Recently, I checked some Defcon presentations and stumbled upon this beauty. It’s a presentation about cracking Google’s voice captcha by the guys of the Defcon Group 949.
Firstly, you can get more information, the code, corpus, etc. on their project page.
The video isn’t directly from one of the Defcons but from LayerOne.
Let’s start with the summary:
- words were distinguishable because of differing frequencies to the background noise
- they collected about 50k samples and labeled them by hand
- Google used only 58 words
- Two primary methods for used:
- pHash: provides similar hashes for similar “media” files
- Neural networks with lots of input nodes
- Different NNs and pHash was combined and the best performing ensemble was about 12 methods long
- Audio captchas were phoenetic based instead of spelling based captcha (e.g. blu and blue are the same)
- This allowed for mashing:
- Four and Fork => Fourk matches both
- Seven and Oven => Soven
- Then they wrote an automatic merge finder which found dozens of mashings
- the finder took two random words, calculated the Levenshtein distance and created a new string => small distance between parent strings
- Aftewards, they used contextual merging based on probability on top words from NN
- Solving one captcha takes about 2sec. They biggest bottleneck was internet speed
- As human 8 sec audio alone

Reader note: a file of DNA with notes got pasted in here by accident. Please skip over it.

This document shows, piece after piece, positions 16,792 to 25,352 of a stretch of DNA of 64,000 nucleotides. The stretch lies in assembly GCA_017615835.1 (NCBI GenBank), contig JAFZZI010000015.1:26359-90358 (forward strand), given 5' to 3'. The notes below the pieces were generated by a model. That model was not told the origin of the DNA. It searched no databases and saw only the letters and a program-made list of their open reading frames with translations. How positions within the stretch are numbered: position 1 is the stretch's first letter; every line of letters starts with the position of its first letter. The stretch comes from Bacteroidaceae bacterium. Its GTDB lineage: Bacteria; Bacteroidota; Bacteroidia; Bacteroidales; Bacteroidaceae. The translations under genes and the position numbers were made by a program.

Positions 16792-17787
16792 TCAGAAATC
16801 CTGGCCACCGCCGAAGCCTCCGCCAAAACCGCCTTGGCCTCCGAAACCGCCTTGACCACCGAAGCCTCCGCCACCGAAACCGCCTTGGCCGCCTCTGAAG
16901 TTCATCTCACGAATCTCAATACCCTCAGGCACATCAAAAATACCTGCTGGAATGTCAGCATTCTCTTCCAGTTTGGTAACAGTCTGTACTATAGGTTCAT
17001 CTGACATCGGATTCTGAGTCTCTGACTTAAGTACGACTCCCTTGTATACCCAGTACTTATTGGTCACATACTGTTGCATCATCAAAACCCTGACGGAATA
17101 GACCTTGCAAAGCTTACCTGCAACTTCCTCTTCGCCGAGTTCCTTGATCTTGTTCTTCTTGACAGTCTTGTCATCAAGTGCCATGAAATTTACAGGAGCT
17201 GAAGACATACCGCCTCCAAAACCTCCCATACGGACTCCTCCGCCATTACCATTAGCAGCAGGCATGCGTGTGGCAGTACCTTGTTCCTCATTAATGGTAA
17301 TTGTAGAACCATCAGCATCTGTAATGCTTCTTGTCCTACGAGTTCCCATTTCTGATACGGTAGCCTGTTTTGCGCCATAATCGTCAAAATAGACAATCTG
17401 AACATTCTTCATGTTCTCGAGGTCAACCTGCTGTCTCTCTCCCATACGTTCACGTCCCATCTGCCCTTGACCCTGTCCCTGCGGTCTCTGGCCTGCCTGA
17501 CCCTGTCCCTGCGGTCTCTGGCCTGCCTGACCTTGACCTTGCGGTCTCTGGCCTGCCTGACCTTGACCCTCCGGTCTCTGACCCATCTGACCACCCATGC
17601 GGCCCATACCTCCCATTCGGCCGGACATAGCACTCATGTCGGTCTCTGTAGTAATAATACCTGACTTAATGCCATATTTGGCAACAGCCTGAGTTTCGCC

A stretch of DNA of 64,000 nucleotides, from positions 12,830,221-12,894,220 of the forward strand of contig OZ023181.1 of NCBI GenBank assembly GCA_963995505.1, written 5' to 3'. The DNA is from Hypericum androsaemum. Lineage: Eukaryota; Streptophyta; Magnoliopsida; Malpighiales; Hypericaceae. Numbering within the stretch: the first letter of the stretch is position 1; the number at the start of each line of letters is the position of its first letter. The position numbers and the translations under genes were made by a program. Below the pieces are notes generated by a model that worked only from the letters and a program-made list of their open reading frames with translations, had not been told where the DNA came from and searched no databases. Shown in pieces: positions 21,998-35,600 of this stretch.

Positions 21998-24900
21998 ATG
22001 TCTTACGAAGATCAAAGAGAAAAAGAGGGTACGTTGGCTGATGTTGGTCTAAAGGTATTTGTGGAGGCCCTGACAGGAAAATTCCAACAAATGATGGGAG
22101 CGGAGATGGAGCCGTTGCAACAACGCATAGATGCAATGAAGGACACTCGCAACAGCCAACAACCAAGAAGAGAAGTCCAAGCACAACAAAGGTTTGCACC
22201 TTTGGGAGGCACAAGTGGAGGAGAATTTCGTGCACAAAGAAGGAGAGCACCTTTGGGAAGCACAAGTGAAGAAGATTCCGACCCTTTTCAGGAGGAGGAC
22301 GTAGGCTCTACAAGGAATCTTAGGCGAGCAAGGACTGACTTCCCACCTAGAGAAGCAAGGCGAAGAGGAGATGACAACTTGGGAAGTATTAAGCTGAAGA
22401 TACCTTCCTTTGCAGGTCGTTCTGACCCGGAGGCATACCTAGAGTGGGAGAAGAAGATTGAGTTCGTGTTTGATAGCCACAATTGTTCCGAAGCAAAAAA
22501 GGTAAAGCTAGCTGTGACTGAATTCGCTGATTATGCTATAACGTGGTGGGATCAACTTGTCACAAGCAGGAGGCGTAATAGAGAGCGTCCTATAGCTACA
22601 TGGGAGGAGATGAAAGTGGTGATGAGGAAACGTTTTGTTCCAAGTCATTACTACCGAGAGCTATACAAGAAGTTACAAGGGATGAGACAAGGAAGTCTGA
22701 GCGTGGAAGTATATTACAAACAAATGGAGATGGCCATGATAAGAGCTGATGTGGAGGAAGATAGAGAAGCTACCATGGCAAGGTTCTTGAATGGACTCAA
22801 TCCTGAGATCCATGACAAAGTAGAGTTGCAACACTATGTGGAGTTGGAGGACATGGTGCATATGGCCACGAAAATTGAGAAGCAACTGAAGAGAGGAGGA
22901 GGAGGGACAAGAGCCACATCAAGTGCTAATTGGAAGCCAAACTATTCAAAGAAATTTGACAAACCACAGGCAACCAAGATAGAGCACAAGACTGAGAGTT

There were two systems. An old one, which could be activated if JS was disabled, which included 2 voices and 10 digits and the new one with one voice and 58 words. There was some research done on the old system by Stanford and CMU. Stanford achieved about 1.3% accuracy, CMU about 58%. These guys achieved, on the newer system, 99.1% accuracy. Just amazing! However, Google changed the system a few hours before their presentation and their accuracy dropped down to 0%.
There were about 20 – 25 million audio aptchas, i.e. if you solve enough you get duplicates. They created a lookup table which provided 61% accuracy in about 0.005 seconds.
The countermeasure by Google consisted of the following:
- Same frequencies for words and background noise => makes it harder to split words
- 10 instead of 5 words per captcha
- 25 seconds in stead of 8 seconds in length
- added new words
- background noise consists now of actual English words instead of reverse radio broadcast
The big problem of this countermeasure is that humans got about 30% success rate. Reminds me of Rapidshare’s infamous cat captchas.
Great talk, extremely interesting. Especially, interesting is that they show again that it doesn’t really matter if you use NNs, SVMs or RBM for prediction but that the work before that, i.e. classification by hand, feature extraction and learning about the system (mashing), and after that, i.e. creating ensembles is much more important than using the latest method.